The speed -- less than DARPA'S Falcon Hypersonic Cruise Vehicle project or the USAF's X-51 scramjet demonstrator -- is important. At Mach 6.5, the vehicle can be powered by ramjets, rather than having to incorporate a scramjet (supersonic combustion ramjet) mode into the system. It would take off from a runway and land under power, not as a high-speed glider. It can burn near-standard hydrocarbon fuel, not hydrogen or a similarly exotic propellant. It could be made from conventional materials -- even composites -- with heat-resistant materials confined to the leading edges.

This is important because the idea of the X-plane is not to prove that such an airplane can fly at 4,300 mph but that it is "doable, practical and will work like a regular airplane." (Conspiracy theorists may choose to speculate about why the Skunks regard Mach 6.5, in itself, as No Big Deal.)

And why? The senior Skunk explains that high-fast stresses the defenses in a completely different direction from a stealthy airplane. Stealth aircraft are hard to detect -- but they tend to be slow and easy to hit. A high-fast aircraft may be easy to detect but it is a bugger to hit. Any missile has to lead the target -- or it will never have the energy to catch it -- and it has to lead the target by a long way because the target is covering more than a mile every second as the missile ascends. And at the same time, even a wide turn by the target causes the predicted impact point to move by miles.

In the present budget environment it's unlikely that the Skunk Works has been handed a blank check to build an X-plane, let alone an operational aircraft -- but its seems that the Mach 6 proposal is gaining traction.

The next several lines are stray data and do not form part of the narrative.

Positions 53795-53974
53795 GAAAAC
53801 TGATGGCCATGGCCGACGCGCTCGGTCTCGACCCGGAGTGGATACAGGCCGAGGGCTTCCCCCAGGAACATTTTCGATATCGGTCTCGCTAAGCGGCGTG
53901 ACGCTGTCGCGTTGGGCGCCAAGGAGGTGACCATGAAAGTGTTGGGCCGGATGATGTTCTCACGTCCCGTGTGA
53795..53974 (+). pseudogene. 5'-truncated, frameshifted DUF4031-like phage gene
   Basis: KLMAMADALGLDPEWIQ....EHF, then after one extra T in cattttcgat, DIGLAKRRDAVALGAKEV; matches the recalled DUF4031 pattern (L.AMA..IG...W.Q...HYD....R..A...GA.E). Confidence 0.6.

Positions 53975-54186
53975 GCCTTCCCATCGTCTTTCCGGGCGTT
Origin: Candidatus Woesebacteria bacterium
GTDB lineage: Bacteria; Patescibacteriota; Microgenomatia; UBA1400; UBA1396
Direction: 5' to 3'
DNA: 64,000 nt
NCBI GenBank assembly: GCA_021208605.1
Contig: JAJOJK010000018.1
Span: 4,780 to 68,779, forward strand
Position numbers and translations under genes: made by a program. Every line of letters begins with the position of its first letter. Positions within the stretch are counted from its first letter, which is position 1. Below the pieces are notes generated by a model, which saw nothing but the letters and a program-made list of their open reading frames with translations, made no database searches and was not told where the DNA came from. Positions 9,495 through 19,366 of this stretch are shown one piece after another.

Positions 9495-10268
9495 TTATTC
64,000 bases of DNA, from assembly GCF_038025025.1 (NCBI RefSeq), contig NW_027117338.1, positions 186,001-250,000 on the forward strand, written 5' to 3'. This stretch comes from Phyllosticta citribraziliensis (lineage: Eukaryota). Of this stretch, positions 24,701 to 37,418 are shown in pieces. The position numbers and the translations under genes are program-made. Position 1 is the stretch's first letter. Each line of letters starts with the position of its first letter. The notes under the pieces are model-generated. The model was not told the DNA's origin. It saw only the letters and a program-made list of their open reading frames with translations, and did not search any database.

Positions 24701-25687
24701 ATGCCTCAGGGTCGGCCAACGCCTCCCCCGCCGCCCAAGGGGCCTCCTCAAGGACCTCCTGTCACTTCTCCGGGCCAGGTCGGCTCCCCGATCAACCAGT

« Last Edit: December 30, 2009, 04:28:04 pm by flateric »

Offline Matej

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Re: SR-72?
« Reply #2 on: June 12, 2007, 06:07:43 am »
stealthy 4,000-mph plane

This statement alone makes me laughing. Aircraft travelling at 4000 Mph is as big infrared target as nuclear detonation!

Bizarre aviation expert.

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Re: SR-72?
« Reply #3 on: June 12, 2007, 11:40:29 am »
stealthy 4,000-mph plane

This statement alone makes me laughing. Aircraft travelling at 4000 Mph is as big infrared target as nuclear detonation!

Easy to see. Hard to shoot down.
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Offline dickie

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Re: SR-72?
« Reply #4 on: June 12, 2007, 12:40:53 pm »
...so if its easy to see because of the extreme temps, why even bother adding "stealthiness" at all? dont the two get in the way of one-another at a certain point (well before mach 6)?

Offline flateric

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Re: SR-72?
« Reply #5 on: June 12, 2007, 01:12:57 pm »
If we are speculating much about using C-300VM and S-400 in context of destroying -already talks about this - ICBMs warheads at reentry phase, what then about 'SR-72' then?
« Last Edit: June 12, 2007, 01:14:49 pm by flateric »
"There are many disbelievers in
stealth, more than a few of them truly technically ignorant and proud of it." Sherm Mullin, Skunk Works

Offline sferrin

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Re: SR-72?
« Reply #6 on: June 12, 2007, 07:12:46 pm »
If we are speculating much about using C-300VM and S-400 in context of destroying -already talks about this - ICBMs warheads at reentry phase, what then about 'SR-72' then?